Literary Insight Into the Black Experience

By: Jasmine Cochran

Thanks to the racially-charged events of recent years, and the exhaustion the Black American population is experiencing with the various systems that seem designed to stifle our progression, there has been a resurgence of black pride throughout the nation and the world. They say that if you want to hide something from a man, put it in a book. Fortunately, people are no longer willing to passively allow powerful information to elude them. The following book list is for those who are ready to begin to learn who they are, how systems are arranged, and what we can do to dismantle broken structures and mindsets for the good of us all. If there are people in your life of other races who are grappling for answers and looking to affect positive change, this is also a good place for them to start.

Black Like Me

John Howard Griffin

This is the real life account of a white man, whose curiosity of what it’s like to live as a black man in the south during the mid-1900s, drives him to quite literally become a black man. Griffin, against the wishes of his wife, sought the assistance of a dermatologist, underwent pill-taking and skin-darkening treatments, and travelled to five southern cities to see the differences between life as a white man and life as a black man. He learned that there was a difference, indeed. Griffin finished the experiment with a new, thorough perspective of prejudice and racism.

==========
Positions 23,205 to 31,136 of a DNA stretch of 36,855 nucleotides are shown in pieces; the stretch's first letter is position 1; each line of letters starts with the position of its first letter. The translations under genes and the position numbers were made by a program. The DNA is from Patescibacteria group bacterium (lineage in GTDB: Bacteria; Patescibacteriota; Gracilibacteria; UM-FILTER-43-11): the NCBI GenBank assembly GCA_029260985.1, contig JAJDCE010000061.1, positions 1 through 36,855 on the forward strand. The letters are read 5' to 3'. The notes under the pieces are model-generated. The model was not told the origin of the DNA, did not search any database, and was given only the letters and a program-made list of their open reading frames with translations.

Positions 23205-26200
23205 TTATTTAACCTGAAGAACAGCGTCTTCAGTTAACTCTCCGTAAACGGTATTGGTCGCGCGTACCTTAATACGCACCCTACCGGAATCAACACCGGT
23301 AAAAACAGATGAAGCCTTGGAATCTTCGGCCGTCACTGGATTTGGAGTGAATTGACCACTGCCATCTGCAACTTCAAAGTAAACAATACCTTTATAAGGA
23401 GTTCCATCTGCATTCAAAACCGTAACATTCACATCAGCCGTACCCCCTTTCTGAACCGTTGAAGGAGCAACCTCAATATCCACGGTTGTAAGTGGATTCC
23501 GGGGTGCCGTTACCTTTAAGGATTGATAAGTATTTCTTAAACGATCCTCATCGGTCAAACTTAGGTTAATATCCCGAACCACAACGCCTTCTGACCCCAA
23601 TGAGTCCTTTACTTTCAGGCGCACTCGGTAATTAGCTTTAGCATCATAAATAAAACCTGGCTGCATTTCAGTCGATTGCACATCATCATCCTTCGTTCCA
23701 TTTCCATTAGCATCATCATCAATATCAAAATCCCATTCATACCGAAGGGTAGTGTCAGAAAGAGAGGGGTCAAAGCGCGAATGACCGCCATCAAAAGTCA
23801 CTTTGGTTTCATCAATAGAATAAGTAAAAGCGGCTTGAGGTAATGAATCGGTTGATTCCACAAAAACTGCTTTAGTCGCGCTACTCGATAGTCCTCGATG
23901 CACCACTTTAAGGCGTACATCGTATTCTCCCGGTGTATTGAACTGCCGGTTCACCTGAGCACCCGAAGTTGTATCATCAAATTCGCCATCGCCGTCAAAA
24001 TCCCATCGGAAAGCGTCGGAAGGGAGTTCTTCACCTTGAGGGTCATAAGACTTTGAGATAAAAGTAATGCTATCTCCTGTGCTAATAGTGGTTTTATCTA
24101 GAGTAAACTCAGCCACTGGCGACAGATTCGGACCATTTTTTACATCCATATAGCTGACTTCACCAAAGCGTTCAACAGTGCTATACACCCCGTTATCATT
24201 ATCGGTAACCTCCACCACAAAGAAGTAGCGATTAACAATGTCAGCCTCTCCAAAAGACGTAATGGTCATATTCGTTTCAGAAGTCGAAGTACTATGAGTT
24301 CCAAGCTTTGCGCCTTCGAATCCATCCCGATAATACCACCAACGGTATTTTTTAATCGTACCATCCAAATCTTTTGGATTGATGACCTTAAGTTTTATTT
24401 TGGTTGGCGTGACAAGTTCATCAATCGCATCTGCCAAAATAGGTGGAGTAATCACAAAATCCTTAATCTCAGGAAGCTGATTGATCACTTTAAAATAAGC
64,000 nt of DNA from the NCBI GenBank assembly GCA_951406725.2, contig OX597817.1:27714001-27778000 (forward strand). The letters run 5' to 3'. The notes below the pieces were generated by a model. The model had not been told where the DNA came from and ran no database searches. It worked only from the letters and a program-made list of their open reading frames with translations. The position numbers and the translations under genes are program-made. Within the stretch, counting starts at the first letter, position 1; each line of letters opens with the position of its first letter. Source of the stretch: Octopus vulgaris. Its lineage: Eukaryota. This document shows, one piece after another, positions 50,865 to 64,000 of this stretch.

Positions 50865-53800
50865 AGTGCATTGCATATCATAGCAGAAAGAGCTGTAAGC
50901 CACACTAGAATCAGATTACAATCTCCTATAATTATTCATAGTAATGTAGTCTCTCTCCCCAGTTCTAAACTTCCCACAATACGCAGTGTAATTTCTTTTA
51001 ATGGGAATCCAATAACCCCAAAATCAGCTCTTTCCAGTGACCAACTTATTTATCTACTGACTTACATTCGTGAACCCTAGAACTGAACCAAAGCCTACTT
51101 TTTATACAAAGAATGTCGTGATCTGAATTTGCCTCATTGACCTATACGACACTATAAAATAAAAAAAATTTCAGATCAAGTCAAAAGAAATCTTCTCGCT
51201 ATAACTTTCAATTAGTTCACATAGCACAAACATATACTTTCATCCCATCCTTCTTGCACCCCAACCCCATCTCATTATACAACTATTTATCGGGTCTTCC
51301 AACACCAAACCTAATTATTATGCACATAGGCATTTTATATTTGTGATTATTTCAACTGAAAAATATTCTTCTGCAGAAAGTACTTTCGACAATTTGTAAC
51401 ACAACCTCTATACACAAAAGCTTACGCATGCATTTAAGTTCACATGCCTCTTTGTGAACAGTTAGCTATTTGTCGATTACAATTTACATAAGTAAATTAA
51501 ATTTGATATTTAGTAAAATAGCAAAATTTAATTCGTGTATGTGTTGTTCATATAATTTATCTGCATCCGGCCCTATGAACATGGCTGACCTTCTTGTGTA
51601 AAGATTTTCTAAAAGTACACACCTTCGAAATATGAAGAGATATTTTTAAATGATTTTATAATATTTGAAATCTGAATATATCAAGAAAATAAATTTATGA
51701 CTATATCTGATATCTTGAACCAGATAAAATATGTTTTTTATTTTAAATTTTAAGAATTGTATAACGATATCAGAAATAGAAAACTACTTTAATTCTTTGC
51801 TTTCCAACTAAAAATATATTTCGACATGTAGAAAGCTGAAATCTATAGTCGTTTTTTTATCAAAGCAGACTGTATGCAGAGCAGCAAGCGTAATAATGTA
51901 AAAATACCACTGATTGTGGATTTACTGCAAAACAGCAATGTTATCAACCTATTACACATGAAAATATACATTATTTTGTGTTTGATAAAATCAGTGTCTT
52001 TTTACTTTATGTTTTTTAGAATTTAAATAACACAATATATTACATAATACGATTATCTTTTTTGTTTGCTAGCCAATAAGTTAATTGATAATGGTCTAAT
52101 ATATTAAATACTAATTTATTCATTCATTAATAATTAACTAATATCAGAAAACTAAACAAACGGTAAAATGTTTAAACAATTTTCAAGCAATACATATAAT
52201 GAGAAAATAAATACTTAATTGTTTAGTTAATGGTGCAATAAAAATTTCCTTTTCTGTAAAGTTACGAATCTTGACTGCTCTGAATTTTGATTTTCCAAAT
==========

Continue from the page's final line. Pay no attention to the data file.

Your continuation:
The Autobiography of Malcolm X

Malcolm X with Alex Haley

This book is an undeniable classic and a household name within black families. It is the compelling account of X’s life from his wild youth to the moments during and after his tragic, untimely death. We see Malcolm evolve from a convict to one of the most alluring leaders of the nation of islam, but even more than that, a leader for civil rights and pride during America’s Civil Rights Movement. If you want to read the words of a man who didn’t spare feelings, yet spoke with unmatched intelligence and leadership, The Autobiography of Malcolm X is a must.

The New Jim Crow: Mass Incarceration in the Age of Colorblindness

Michelle Alexander

The New Jim Crow exploded when it hit bookshelves in 2010. Author Michelle Alexander eloquently articulates the concept of the school-to-prison pipeline, a term used to define the failure of the American public school system to the black community, that leaves its members incarcerated instead of properly educated. The New Jim Crow, a play on words referring to the old Jim Crow laws of the 1900s that enforced segregation, proves the old adage, “The more things change, the more they stay the same.”

The Miseducation of the Negro

Carter G. Woodson

My all time favorite is Carter G. Woodson’s The Miseducation of the Negro, which is as relevant today as it was when it was written in 1933. Woodson, the man we can thank for Black History Month, breaks down the failures and mindsets among black Americans that keep us in a position of inferiority. Woodson touches on a range of concepts, including education, religion, subpar business practices, and acquisition of wealth. It is a page-turner, whose concepts we need to grasp and turn on their heads, if we are to realize our capabilities to their fullest capacities.

Jasmine loves people, food, culture, fitness, and nature. She wants you to find what you love and live it until you die, because if you don’t do that, you’re not truly living, anyway.


Photocred: nbcnews.com

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